First-time Homebuyer Market Report

First-Time Homebuyer Market Report 05.18

Genworth Releases Fifth Report Edition to Track the Entire First-Time Homebuyer Market

I am pleased to release Genworth Mortgage Insurance’s First-Time Homebuyer Market Report for the first quarter of 2018 (See Fact Sheet and Full Report).  This is our fifth report, and the only economic series focused on the size of the first-time homebuyer market.  It tells an important story about what is driving home sales and home price growth, as well as where supply is most needed.

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Here are some key takeaways from this quarter’s report:

    1. The first-time homebuyer market is no longer cyclically depressed; the period of rapid growth is over.

      Homes sold to first-time homebuyers declined year over year for the first time since the first quarter of 2014.  To see how far the first-time homebuyer market has recovered, compare these two quarters.  The number of first-time homebuyers is up 50 percent over four years.  Last year, 2.1 million homes were sold to first-time homebuyers.  In its 24 year history, only six years saw more first-time homebuyer purchase activity.  These facts suggest to us that the period of rapid catch-up growth is over, and we may see occasional pullbacks in first-time homebuyer activity.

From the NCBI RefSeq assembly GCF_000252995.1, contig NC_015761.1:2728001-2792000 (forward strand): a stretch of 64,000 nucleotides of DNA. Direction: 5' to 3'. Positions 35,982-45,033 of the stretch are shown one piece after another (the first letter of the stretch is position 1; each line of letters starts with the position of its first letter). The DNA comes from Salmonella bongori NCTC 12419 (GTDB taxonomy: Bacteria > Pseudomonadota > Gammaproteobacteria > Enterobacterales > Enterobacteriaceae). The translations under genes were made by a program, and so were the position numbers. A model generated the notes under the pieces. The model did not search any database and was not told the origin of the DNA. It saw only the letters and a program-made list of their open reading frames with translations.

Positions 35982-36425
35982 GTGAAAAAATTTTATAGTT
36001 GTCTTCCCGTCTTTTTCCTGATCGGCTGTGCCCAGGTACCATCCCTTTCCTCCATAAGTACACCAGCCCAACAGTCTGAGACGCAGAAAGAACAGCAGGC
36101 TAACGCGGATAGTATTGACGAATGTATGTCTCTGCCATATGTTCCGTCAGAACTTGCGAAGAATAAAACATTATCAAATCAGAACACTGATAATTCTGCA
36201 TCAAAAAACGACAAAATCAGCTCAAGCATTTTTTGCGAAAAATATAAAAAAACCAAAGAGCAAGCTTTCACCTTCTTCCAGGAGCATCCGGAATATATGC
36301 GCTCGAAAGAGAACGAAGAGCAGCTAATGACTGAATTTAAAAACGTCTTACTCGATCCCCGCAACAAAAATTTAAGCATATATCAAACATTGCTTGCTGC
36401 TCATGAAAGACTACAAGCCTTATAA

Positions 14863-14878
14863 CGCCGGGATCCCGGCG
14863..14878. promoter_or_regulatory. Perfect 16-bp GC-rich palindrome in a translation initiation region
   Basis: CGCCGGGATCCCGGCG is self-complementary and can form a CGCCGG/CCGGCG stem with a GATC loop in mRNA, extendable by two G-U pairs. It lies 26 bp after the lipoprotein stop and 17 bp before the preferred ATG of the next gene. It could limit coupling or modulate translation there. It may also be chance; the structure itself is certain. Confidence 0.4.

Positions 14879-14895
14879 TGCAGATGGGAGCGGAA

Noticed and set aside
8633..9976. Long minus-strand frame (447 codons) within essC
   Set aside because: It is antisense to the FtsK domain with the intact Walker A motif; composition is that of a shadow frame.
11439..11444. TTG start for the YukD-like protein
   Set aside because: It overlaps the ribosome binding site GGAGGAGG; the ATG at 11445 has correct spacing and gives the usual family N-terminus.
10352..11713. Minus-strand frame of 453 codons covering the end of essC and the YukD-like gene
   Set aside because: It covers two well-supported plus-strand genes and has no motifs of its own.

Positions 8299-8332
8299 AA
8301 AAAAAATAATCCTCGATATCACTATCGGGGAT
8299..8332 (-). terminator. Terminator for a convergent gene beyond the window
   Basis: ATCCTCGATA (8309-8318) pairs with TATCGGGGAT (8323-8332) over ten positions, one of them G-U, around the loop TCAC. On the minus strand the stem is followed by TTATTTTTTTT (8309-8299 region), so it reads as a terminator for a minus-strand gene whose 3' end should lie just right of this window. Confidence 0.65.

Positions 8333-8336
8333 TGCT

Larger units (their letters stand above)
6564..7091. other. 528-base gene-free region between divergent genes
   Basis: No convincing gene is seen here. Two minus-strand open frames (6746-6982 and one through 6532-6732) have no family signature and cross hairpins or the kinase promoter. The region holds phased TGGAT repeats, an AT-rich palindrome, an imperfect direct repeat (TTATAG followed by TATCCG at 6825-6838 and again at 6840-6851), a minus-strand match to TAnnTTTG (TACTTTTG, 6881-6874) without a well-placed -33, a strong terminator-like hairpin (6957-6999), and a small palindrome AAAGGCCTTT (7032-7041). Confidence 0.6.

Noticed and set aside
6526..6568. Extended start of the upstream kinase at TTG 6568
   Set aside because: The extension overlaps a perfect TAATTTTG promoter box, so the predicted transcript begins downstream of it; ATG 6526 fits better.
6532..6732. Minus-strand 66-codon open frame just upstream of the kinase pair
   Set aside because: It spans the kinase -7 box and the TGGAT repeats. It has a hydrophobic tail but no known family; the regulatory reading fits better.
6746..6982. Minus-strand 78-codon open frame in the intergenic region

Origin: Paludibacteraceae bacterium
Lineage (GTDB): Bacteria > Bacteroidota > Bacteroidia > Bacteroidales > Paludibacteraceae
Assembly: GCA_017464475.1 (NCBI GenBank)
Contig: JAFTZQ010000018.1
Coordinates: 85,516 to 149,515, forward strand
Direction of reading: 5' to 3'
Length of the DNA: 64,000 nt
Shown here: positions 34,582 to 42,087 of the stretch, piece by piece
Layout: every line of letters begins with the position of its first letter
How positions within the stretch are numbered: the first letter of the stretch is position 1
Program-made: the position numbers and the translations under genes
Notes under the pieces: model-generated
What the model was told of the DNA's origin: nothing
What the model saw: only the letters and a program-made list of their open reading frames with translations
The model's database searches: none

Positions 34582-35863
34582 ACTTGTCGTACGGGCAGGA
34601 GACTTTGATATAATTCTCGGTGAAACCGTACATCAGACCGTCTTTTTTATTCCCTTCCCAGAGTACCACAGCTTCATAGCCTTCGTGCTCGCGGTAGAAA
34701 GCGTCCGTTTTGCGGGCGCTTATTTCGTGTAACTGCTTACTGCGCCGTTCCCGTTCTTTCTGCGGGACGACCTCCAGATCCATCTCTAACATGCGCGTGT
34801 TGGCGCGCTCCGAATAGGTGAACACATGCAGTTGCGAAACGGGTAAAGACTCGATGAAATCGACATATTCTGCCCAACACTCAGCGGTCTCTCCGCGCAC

2. We expect the first-time homebuyer market to remain strong over the next few years, and to continue to account for a historically large share of housing and mortgage market transactions.

      We believe that there is a large number of potential first-time homebuyers ready to hit the housing market.  The first-time homebuyer market had been very depressed between 2007 and 2015.  Potential buyers deferred homeownership and some even reverted to staying with parents.  We estimate that 2.7 million potential first-time homebuyers remained on the sidelines at the end of 2017.  However, in the past three years, some of these potential buyers have decided that the wait is over.  The millennial generation is starting to reach the age for starting families and buying homes.  The strong job market, rising home prices, and historically low interest rates also provided favorable economic conditions for potential buyers.  We believe that these factors will support the first-time homebuyer market over the next few years.
    3. First-time homebuyers will continue to maintain an outsized role in the housing market, as housing demand moves from rent to own.

      The recovery of the first-time homebuyer market means that they command a larger presence in both the housing market and the mortgage market compared to their long-term average.  Historically, 35 percent of home sales and 46 percent of home purchase loans went to first-time homebuyers.  In 2017, those numbers were 37 percent for home sales and 55 percent for home purchase loans.  We expect those numbers to remain elevated compared to the long-term average.  Mortgage lenders are often surprised that over half of the purchase loans are going to first-time homebuyers, and many do not have a strategy to reach those borrowers.  It is important to appreciate because this is the consumer group most reliant on mortgage financing.
    4. The growth in the first-time homebuyer market means that low down payment mortgages will continue to be an important part of the mortgage market.